Derby

Sinfin incinerator go ahead 'not the end of the road'

  • 17 April 2013
  • From the section Derby
Artist's impression of incinerator
The plant would slowly heat material to release gas, which would then be burned to create electricity

Plans for a waste incinerator in Derby have been approved by the city council.

The site on Sinfin Lane, which would burn more than 190,000 tonnes of waste a year, was first proposed in 2009.

The plans were initially turned down by the council, before being approved at a public inquiry. Friends of the Earth and a residents' group then mounted an unsuccessful High Court challenge.

The city council's cabinet has agreed to pursue the development but campaigners have vowed to fight it.

Simon Bacon, chairman of Sinfin, Spondon and all Against Incineration said they could yet appeal the court ruling.

'Costs the taxpayer'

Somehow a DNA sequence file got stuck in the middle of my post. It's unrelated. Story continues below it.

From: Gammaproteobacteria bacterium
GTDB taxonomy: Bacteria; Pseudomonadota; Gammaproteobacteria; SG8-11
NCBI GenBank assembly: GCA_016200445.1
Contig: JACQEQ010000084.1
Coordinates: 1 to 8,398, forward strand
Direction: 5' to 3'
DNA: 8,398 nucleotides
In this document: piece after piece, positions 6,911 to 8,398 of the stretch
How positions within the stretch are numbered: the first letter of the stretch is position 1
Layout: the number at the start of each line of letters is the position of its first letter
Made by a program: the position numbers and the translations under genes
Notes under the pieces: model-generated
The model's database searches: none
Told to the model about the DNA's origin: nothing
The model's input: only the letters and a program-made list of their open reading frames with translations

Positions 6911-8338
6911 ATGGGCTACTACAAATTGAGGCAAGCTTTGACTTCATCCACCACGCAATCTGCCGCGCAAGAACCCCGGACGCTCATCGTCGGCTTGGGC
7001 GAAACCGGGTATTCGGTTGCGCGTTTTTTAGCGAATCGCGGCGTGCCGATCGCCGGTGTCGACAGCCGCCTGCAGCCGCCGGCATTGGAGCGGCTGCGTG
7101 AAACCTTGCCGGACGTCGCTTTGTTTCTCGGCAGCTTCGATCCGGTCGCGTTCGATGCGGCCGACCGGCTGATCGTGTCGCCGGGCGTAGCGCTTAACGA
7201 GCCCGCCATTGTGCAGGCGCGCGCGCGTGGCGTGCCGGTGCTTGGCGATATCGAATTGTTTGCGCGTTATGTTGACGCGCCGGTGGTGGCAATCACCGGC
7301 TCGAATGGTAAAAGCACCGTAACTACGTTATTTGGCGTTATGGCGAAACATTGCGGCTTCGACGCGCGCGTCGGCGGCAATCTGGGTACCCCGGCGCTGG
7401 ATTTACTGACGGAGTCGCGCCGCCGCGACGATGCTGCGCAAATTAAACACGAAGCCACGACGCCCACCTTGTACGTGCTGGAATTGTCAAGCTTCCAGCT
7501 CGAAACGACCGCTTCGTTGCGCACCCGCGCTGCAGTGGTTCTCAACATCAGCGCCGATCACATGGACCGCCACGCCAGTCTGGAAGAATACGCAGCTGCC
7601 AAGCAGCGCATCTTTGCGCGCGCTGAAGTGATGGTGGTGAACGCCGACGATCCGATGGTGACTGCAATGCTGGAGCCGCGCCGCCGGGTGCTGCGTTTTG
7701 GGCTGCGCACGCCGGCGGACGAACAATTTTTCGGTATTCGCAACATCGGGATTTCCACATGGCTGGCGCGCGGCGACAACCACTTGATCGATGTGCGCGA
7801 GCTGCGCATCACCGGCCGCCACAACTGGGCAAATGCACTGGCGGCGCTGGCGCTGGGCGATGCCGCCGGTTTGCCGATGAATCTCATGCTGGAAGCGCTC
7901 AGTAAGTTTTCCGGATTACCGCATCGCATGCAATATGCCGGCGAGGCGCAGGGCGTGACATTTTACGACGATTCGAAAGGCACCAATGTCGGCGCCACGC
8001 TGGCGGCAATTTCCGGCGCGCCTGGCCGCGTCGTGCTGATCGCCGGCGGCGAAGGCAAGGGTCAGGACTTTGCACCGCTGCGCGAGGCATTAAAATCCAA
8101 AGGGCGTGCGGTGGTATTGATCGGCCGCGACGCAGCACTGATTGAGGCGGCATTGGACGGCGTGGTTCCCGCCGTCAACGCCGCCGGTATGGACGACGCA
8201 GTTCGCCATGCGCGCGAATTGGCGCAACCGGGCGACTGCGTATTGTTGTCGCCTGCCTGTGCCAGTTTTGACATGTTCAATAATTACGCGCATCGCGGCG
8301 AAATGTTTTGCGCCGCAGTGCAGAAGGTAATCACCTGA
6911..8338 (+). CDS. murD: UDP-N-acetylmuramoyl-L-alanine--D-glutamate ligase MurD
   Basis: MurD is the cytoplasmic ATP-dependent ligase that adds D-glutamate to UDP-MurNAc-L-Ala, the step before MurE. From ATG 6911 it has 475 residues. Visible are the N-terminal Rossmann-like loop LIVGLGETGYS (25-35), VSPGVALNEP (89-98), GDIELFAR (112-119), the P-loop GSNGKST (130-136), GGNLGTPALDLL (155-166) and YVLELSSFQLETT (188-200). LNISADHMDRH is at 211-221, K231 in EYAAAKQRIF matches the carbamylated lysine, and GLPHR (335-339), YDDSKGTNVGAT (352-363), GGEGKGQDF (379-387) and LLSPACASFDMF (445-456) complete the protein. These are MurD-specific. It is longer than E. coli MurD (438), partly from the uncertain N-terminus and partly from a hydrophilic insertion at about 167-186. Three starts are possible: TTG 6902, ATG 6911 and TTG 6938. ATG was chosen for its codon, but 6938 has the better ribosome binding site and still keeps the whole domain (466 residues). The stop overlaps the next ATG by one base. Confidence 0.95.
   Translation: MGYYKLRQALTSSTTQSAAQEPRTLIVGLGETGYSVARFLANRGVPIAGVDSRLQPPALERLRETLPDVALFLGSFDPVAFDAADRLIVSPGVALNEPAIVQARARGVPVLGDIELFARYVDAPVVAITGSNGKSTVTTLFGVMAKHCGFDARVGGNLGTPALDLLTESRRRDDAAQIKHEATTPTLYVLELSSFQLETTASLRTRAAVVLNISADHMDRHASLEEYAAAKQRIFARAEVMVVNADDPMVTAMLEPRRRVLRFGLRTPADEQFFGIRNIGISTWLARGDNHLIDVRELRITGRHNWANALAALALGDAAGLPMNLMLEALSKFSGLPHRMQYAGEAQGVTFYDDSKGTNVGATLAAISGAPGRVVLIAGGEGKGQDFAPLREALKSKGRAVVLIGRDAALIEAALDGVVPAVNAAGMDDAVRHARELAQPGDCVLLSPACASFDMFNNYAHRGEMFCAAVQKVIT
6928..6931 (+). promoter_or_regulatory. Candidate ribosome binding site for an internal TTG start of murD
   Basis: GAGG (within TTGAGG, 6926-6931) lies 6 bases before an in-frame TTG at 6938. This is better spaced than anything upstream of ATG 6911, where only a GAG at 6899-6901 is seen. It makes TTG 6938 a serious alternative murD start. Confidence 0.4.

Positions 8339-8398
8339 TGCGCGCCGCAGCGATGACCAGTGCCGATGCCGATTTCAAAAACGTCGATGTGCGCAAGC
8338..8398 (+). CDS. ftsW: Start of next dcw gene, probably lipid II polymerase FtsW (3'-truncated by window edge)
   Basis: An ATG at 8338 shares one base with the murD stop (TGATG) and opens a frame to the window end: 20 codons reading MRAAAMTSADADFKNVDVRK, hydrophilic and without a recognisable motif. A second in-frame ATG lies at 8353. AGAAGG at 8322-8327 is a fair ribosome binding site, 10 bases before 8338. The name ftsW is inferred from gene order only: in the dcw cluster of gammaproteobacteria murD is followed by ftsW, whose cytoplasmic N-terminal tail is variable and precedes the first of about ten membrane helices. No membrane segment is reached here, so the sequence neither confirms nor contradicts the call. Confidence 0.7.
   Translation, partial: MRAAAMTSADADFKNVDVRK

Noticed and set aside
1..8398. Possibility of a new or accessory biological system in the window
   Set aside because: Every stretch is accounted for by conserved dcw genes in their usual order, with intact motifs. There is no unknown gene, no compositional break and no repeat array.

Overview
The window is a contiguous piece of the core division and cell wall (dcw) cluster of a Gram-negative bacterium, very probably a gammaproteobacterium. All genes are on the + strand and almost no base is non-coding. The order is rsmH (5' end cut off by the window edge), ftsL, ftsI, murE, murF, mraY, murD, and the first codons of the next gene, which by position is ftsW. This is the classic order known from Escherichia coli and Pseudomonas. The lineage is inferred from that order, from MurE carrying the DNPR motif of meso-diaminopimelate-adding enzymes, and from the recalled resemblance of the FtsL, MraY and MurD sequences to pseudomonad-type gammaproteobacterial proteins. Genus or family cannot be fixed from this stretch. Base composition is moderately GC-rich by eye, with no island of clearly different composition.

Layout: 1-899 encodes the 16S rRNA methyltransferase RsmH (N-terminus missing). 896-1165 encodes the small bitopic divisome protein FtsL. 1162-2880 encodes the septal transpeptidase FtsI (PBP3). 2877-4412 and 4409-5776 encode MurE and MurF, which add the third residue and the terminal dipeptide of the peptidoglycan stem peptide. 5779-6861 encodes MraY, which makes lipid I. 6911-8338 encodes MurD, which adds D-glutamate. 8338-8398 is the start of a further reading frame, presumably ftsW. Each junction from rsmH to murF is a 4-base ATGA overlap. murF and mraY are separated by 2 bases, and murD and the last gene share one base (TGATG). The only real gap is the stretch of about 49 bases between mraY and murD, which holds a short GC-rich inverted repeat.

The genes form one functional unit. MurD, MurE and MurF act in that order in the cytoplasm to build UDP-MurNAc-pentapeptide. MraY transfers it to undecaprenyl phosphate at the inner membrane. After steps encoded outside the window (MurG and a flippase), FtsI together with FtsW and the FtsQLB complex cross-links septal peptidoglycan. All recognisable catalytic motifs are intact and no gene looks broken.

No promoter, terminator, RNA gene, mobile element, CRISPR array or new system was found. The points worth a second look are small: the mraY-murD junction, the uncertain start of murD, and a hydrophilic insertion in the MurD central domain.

He said: "It's been a long and winding road. We are at the point now where a ruling has been made against us in court but we still have a potential option of appealing that decision.

"It's not the end of the road."

The facility is part of a 27-year waste management agreement between the city and county councils and private firm Resource Recovery Solutions.

The firm said the plant could be built and operated without "significant risk" to public health.

The plant would slowly heat material to produce a gas that could be burned to create electricity.

Councillor Ranjit Banwait, a member of the Labour cabinet, said the approval was subject to the project being financially viable.

A further report about this will go before the council in the summer.

"There are still challenges to be had," Mr Banwait said.

"This is about dealing with our city's rubbish. At the moment, it's landfill and that just can't go on. For every delay we go through, it costs the taxpayer."

Councillor Philip Hickson, the Conservative former leader of the council, sat on the planning committee that turned down the initial plans and said he would call for a full debate on the proposals.

"We still think there are actual health risks and fear of perceived health risks associated with this project," Mr Hickson said.

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